Space Exploration

The Rosetta Mission Successfully Ended On September 30, 2016

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After more than a decade at work in space, the European Space Agency's (ESA) spacecraft Rosetta called it quits. But it wasn't a tragic affair, it was more like a slow, gentle, bittersweet farewell. The craft, which launched in March of 2004, became the first ever to orbit a comet. Rosetta's probe, Philae, landed on comet 67P/Churyumov–Gerasimenko in 2014, making it the first space probe to do so. On September 30, 2016, the world said goodbye to Rosetta as it deliberately crash landed on the comet it had been studying, marking the long and historic mission a success. Learn more about Rosetta and what it accomplished with the videos below.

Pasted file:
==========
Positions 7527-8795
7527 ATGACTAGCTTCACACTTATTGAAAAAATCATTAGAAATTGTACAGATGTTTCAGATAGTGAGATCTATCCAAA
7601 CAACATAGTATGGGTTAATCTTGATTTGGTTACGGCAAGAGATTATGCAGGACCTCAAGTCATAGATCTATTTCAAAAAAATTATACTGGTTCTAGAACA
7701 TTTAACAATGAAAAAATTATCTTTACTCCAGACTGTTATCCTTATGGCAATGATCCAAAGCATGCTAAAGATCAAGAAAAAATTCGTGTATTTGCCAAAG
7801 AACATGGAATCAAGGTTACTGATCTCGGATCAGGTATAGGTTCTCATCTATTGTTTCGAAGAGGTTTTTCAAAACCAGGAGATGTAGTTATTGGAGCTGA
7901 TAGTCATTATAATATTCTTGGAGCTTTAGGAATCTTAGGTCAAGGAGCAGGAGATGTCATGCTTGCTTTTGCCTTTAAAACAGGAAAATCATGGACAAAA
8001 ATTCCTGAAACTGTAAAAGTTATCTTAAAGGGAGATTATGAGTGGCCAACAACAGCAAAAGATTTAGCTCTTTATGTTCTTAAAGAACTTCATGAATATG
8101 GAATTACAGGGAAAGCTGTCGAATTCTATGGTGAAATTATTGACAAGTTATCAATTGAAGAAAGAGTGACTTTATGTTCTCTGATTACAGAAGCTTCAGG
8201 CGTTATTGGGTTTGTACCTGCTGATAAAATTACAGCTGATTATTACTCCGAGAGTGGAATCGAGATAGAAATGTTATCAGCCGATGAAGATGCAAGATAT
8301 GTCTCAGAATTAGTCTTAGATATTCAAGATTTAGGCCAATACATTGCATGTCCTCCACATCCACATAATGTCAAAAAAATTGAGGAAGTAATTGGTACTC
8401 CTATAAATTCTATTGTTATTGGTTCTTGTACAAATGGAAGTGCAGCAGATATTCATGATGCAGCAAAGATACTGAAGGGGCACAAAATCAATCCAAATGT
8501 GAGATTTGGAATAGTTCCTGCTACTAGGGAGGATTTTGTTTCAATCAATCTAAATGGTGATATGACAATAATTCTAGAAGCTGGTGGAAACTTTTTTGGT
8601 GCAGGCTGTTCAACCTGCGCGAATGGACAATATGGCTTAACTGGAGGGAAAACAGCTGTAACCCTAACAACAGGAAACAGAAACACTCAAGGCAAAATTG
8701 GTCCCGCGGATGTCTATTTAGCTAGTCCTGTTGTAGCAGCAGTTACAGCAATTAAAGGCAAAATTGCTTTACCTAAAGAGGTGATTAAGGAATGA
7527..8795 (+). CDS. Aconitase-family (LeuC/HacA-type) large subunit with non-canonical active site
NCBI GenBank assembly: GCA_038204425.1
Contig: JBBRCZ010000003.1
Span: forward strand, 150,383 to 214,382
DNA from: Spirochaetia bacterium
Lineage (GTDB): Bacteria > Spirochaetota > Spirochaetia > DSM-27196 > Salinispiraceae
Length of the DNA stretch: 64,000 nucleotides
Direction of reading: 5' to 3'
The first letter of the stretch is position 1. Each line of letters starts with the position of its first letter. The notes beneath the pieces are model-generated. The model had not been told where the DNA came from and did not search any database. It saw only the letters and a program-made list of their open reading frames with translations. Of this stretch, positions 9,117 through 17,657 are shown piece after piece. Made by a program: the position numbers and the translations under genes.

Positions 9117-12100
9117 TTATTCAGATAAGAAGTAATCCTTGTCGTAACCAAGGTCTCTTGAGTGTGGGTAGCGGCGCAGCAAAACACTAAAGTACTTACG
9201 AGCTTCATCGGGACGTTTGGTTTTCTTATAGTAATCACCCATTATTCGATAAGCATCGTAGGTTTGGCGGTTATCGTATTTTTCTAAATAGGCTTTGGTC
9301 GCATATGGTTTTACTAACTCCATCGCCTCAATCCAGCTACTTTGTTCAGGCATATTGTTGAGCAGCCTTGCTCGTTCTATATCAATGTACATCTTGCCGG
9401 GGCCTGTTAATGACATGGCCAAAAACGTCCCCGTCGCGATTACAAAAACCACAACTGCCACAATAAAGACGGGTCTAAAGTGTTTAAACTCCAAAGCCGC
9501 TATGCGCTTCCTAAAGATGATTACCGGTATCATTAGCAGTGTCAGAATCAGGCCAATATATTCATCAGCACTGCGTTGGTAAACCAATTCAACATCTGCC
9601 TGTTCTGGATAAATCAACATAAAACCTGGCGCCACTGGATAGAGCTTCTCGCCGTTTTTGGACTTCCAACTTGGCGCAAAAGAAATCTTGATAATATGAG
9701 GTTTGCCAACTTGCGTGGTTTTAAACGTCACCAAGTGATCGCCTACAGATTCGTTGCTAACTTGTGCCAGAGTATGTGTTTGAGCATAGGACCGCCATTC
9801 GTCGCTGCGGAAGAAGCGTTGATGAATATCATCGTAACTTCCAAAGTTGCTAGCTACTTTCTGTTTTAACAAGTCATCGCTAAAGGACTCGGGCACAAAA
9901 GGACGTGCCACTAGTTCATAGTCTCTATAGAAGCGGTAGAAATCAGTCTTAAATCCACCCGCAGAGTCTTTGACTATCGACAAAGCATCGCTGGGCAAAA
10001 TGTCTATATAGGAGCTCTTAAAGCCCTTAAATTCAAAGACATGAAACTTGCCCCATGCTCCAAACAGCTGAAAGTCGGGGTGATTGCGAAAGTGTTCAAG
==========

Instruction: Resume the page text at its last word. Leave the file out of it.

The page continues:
That's A Wrap On The Rosetta Mission

The European Space Agency couldn't be more proud.

5 Things You Need to Know About Rosetta, the Comet Chaser

It was a landmark mission.

The Purpose Of The Rosetta Mission

How do you land on a comet?